TURN TO TESLA
On the morning of Biden's presidential inauguration in January 2021, EPA staffer Dallas Burkholder emailed a top Tesla lobbyist, Rohan Patel, to set up a meeting on how to incorporate electric cars into the RFS, according to the documents reviewed by Reuters. They scheduled a meeting for a week later, records show.
Since then, the Biden EPA has had additional meetings on the topic with Tesla, groups representing biogas producers like Waste Management Inc and Republic Services Inc and charging station companies like ChargePoint Holdings Inc, according to the documents.
The EPA has also set up at least one meeting with White House staff members, including climate adviser Ali Zaidi, to discuss the reforms, according to the emails.
The Biden White House has been an unapologetic supporter of the EV industry, pinning much of its climate hopes on getting more electric cars on the road. The bipartisan infrastructure bill that passed last year included $7.5 billion for new EV charging stations and Biden has sought to reinstate expired tax credits to help consumers pay for new vehicles.
Even so, Tesla's CEO, Musk, has often been at odds with the White House, sending out harsh tweets directed at Biden. In February, Biden publicly acknowledged the role of Tesla in EV manufacturing, after Musk repeatedly complained about being ignored.
WHAT EVERYONE WANTS
Tesla is seeking changes to the RFS that will allow it to earn renewable fuel credits based on kilowatt hours driven or similar metrics, according to two sources familiar with the plan. The company has also explored partnerships with biogas-producers to give them leverage in whatever market emerges from the new rule, the sources say.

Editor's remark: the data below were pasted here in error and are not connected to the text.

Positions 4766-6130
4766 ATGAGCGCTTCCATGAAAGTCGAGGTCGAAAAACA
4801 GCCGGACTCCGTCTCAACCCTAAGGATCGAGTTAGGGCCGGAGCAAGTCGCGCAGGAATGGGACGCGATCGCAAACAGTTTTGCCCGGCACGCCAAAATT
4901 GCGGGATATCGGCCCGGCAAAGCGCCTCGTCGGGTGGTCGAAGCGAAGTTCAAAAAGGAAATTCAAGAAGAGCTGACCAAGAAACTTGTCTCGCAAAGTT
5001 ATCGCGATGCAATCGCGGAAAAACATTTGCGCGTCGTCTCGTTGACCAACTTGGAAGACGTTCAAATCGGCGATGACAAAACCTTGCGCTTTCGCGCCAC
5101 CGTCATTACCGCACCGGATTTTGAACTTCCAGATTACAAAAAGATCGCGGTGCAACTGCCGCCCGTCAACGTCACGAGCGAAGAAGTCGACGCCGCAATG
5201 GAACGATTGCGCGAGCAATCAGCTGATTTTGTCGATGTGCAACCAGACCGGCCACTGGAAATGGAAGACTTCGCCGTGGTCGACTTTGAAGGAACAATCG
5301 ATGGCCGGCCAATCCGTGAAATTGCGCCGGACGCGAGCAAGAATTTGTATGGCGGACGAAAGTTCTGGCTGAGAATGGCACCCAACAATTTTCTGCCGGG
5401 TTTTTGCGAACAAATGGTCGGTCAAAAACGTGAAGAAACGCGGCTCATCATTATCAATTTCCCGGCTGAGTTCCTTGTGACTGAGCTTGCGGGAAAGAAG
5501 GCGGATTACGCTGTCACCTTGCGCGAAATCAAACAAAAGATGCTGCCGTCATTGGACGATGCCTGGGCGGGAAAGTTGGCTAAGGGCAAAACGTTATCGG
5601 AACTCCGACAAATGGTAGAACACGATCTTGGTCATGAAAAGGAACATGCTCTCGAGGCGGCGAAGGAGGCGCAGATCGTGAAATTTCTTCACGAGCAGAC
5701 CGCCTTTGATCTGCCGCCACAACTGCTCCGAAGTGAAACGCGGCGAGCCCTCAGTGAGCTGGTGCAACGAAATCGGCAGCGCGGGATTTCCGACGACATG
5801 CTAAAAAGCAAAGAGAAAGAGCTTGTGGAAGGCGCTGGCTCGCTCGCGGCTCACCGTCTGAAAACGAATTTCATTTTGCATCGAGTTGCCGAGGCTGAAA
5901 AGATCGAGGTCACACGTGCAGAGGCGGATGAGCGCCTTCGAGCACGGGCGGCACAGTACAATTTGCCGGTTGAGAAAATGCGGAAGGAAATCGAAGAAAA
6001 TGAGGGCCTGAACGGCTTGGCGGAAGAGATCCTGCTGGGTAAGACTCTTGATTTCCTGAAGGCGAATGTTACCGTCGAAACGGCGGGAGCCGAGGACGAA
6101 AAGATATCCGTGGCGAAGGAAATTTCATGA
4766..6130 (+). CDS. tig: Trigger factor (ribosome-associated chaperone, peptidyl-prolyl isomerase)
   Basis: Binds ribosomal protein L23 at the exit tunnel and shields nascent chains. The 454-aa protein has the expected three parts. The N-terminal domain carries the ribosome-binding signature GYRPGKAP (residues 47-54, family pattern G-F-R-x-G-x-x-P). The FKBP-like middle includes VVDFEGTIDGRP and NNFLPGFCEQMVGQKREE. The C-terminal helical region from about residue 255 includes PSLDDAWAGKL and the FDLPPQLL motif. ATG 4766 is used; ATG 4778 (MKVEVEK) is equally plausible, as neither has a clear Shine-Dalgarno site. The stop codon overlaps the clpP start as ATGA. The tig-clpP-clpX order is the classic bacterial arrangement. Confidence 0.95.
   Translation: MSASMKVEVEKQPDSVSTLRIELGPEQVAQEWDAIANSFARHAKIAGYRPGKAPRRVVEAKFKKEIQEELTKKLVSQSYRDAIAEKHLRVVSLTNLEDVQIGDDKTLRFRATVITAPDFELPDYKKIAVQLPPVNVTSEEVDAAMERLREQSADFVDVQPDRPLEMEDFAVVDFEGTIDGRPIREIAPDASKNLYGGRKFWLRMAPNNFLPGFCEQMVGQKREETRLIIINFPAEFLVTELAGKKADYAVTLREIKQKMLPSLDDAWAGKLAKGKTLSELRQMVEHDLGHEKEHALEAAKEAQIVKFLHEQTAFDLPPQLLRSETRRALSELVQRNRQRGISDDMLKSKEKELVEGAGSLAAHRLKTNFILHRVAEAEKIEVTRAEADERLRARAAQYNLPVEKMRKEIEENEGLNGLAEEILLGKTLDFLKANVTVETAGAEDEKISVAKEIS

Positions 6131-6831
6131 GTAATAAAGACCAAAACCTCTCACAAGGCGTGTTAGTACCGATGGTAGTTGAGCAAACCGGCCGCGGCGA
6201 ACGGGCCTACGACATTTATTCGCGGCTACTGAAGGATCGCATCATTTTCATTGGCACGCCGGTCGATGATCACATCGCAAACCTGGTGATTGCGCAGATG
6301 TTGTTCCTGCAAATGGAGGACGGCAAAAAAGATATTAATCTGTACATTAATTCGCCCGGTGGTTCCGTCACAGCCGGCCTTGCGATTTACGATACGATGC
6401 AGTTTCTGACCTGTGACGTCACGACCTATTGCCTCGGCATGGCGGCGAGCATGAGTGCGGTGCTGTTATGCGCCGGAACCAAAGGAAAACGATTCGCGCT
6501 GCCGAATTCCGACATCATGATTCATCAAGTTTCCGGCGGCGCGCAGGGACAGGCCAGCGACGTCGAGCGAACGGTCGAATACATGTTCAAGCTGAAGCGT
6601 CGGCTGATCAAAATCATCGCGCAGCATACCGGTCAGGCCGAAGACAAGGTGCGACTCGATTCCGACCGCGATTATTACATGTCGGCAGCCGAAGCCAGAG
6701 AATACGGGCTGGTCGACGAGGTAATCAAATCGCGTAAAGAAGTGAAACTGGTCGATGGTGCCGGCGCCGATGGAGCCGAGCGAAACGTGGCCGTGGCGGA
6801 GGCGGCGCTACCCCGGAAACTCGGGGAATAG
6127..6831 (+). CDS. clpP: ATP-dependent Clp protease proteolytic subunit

Tesla did not respond to requests for comment for this story.
Members of the car-charging industry, meanwhile, are also pushing for a share.
Matthew Nelson, a lobbyist with Electrify America, a charging company trade group, wrote to the EPA in October and told them that e-RINs would do more to enable Biden's 2030 goals of 500,000 charging stations and 50% EV sales than any other policy, according to the emails. He added that charging companies need the credit to compete with gasoline.
The United States currently has about 48,000 charging stations, concentrated around coastal regions, according to Department of Energy data.
Biogas producers, like landfills, also want credits, arguing they provide renewable fuel to the grid that generates the power for electric vehicles.
Biogas-derived electricity is already eligible for generating RINs. But the EPA has never approved an application from the industry because it has yet to determine the best way to trace the power entering EVs back to its origin.
In 2020, landfill gas generated about 10 billion kilowatt hours of electricity, or 0.3% of U.S. utility-scale power.
"We feel that implementing the electricity program in the RFS aligns well with the Biden administration's climate goals," Carrie Annand, executive director of the Biomass Power Association, wrote to the EPA, according to the documents.
(Reporting by Jarrett Renshaw in Philadelphia and Stephanie Kelly in New York; Editing by Richard Valdmanis and Matthew Lewis)
By Jarrett Renshaw and Stephanie Kelly